The Browns traveled Saturday to Pittsburgh after conducting a walk-through in Cleveland. They reopened their facility and practiced Friday for the first time all week after their facility had been closed because of their ongoing coronavirus issues.

Coach Kevin Stefanski, guard Joel Bitonio and wide receiver KhaDarel Hodge are among the Browns personnel who are in isolation and will miss Sunday’s game after testing positive for the coronavirus. The Browns confirmed Stefanski’s positive test result; the positive tests for Bitonio and Hodge were confirmed by a person familiar with those results. Stefanski participated remotely in the Browns’ preparations during the week but cannot be involved virtually in coaching during the game.

If the Browns-Steelers game is played, the NFL will be seven postseason games, including the Super Bowl scheduled for Feb. 7 in Tampa, from completing its season. It played its 256-game regular season within the originally planned 17 weeks — despite outbreaks on the Titans and Ravens and a series of rescheduled games — and played three opening-round playoff games Saturday.

Update: The Browns-Steelers game will be played as scheduled Sunday night. The final clearance was given after the results of the Browns’ additional point-of-care testing were returned. All those were negative, according to a person familiar with the results. That’s after the Browns had no new positive results in the regular daily coronavirus testing. The NFL will play all three playoff games Sunday and will have seven games remaining, including the Super Bowl, to complete its season.

How will this season’s playoffs work?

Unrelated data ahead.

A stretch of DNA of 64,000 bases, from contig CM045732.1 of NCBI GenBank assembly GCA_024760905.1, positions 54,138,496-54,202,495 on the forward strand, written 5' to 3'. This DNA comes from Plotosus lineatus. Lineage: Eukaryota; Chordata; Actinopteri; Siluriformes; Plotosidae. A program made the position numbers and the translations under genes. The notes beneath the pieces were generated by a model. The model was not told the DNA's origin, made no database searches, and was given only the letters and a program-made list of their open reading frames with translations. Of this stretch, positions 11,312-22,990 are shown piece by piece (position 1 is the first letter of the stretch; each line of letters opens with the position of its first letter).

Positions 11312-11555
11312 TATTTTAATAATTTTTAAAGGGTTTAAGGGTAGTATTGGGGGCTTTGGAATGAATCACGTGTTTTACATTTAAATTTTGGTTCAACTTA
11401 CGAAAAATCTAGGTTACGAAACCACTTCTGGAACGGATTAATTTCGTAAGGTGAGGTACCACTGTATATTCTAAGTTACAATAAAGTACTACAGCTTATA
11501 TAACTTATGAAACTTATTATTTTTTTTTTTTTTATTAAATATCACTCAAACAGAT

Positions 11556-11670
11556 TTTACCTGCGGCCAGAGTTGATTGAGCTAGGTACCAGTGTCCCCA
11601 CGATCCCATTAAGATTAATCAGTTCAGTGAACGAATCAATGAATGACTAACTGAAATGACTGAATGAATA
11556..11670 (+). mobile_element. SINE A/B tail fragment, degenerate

6:01 p.m.
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The NFL playoffs are a single-elimination tournament that determines champions from the AFC and NFC, who then square off in the Super Bowl. The tournament has three rounds before the Super Bowl that take place over three weekends. The first round is followed by the divisional round and then championship Sunday.

The format changed this year. Rather than six teams from each conference making the playoffs with the top seeds from each conference earning a bye, seven teams make it with only the top seed earning a bye. The change will result in a more robust initial weekend, with three games on both Saturday and Sunday.

Humphrey, Smith, Ngakoue are active for Ravens

5:51 p.m.
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Cornerbacks Marlon Humphrey and Jimmy Smith and pass rusher Yannick Ngakoue are active for the Ravens for their game at Tennessee. None was included on the game-day inactive list released by the Ravens.

Humphrey, Smith and Ngakoue had been listed as questionable on the injury report.

Running back Mark Ingram is on the inactive list. He wasn’t listed on the injury report, meaning he’s a healthy scratch.